Here are our most-read Texas stories from 2016
A wild election year gave us a lot to write about. Here are some of the most-read stories of 2016.
From Travis County Republican voters selecting a jester hat-wearing conspiracy theorist to lead their local party to a Texan member of Congress telling Donald Trump to shove his border wall where the sun doesn't shine, there was plenty for The Texas Tribune to report on in 2016.
Explore some of our most-read stories from 2016:
As feds plan to cut border monitoring, Texas officials ask why (Feb. 1): To the surprise of some Texas officials earlier this year, the Department of Homeland Security announced plans to reduce its aerial surveillance on the Texas-Mexico border. Texas Gov. Greg Abbott, a Republican, and U.S. Rep. Henry Cuellar, a Laredo Democrat, wrote a letter asking federal officials to explain themselves. “Given the recent surge of migrants from Central America and Cuba along the southern border, we believe DHS should request more surveillance and security resources, not fewer,” they wrote.
- Travis county GOP apoplectic over new chairman (March 2): Perhaps the biggest surprise on election night during the March primaries came from a down-ballot Republican race in blue Travis County, where voters selected Robert Morrow to become the new chairman of the county party. Morrow, for his part, spent election night "tweeting about former Gov. Rick Perry’s sexual orientation and former President Bill Clinton’s penis." Morrow, known for his conspiracy theories, was a contentious figure during his short-lived chairmanship. Gov. Greg Abbott said, "Robert Morrow in no way speaks for the Republican Party or its values," and the local Republican party stripped him of most of his powers. In the end, Morrow accidentally lost the chairmanship when he filed to run as a write-in candidate for president of the United States — a contest in which he received fewer than 150 votes.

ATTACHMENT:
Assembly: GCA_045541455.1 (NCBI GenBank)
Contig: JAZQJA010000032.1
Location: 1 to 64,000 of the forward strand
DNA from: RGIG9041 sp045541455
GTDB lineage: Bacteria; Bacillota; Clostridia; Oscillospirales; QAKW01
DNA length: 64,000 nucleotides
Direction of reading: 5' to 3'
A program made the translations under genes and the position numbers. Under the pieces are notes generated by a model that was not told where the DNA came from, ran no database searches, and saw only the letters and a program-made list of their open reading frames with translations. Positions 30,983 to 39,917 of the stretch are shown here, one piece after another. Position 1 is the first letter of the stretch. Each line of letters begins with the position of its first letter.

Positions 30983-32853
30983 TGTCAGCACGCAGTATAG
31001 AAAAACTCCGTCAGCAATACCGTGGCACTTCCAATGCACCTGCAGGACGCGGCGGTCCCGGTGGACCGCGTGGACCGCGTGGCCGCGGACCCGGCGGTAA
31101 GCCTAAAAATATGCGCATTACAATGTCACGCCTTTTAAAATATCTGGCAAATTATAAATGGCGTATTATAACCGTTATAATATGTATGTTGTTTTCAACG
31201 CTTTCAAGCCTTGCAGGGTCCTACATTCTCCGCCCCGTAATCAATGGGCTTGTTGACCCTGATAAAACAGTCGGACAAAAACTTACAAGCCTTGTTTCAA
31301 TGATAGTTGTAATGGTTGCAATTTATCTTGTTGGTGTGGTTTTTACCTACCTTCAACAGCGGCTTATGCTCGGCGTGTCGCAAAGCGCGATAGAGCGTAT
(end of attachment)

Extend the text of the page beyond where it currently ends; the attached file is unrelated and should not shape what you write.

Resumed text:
- Texas congressman to Trump: "Take your border wall and shove it up your ass" (June 6): Shortly after Trump clinched the Republican nomination, U.S. Rep. Filemon Vela had some choice words for Trump in a letter he sent to the real estate mogul regarding one of Trump's more well-known campaign promises. "Mr. Trump, you’re a racist and you can take your border wall and shove it up your ass," Vela, a Democrat from Brownsville, wrote. He later quipped on MSNBC: "Well, I would have liked to have spoken in a much more diplomatic fashion, but I felt like I had to speak to Donald Trump in language he understands." Trump's promise to build a wall on the southern U.S. border (and make Mexico pay for it) got considerable airtime in the election this year, but not all Texas Republicans have supported the idea.
- Can Texas legally secede from the United States? (June 24): After the so-called "Brexit," many Texans wondered again if Texas secession was possible. The short answer: No. The longer answer: Definitely no. Despite the finality of that answer in the 1800s, the leader of the Texas Nationalist Movement argues that "polling has shown that Texas independence has consistently been the choice of a majority of Republicans." But a Supreme Court case in 1869 held that states could not unilaterally secede. Here's what is possible: Texas has the right to split itself into five smaller states. But it can't split from the union.
- George P. Bush, a Trump holdout, urges support for nominee (Aug. 7): Texas Land Commissioner George P. Bush, son of former Florida Gov. Jeb Bush — the man Donald Trump relentlessly skewered in the Republican primaries — asked Texas Republicans to support Trump in August. "From Team Bush, it's a bitter pill to swallow, but you know what? You get back up and you help the man that won, and you make sure that we stop Hillary Clinton," he said. This came after months of Trump mocking the younger Bush's father, calling him a "lightweight," "not a smart man" and, most famously, "low energy." What made George P. Bush's endorsement all the more surprising was the fact that Jeb Bush never endorsed Trump. Neither did former presidents George W. Bush or George H.W. Bush.
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